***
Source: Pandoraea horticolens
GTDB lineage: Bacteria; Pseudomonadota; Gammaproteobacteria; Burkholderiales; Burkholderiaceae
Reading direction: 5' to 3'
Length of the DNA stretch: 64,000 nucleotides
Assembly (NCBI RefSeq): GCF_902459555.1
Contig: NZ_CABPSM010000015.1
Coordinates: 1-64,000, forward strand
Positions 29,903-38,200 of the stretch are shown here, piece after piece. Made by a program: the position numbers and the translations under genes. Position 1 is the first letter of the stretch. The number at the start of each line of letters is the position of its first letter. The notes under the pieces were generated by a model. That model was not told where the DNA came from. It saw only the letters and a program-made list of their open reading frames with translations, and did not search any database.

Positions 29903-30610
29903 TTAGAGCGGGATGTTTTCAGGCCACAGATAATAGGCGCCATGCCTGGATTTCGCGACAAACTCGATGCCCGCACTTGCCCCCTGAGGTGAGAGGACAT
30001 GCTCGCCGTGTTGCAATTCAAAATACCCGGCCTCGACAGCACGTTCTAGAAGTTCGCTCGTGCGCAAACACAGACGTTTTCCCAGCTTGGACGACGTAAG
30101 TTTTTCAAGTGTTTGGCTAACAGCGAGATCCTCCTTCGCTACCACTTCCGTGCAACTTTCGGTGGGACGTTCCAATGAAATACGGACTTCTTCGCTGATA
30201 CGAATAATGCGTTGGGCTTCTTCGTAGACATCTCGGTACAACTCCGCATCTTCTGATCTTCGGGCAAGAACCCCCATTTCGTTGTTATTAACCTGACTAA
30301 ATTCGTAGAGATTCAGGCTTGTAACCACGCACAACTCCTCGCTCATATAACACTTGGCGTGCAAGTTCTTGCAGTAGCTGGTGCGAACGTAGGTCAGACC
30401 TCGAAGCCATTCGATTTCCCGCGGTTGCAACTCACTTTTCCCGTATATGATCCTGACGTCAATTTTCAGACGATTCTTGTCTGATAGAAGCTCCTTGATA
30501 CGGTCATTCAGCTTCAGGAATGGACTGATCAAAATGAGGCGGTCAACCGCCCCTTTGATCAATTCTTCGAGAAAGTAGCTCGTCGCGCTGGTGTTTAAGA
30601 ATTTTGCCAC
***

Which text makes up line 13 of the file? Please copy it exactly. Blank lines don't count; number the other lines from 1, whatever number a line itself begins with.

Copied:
30201 CGAATAATGCGTTGGGCTTCTTCGTAGACATCTCGGTACAACTCCGCATCTTCTGATCTTCGGGCAAGAACCCCCATTTCGTTGTTATTAACCTGACTAA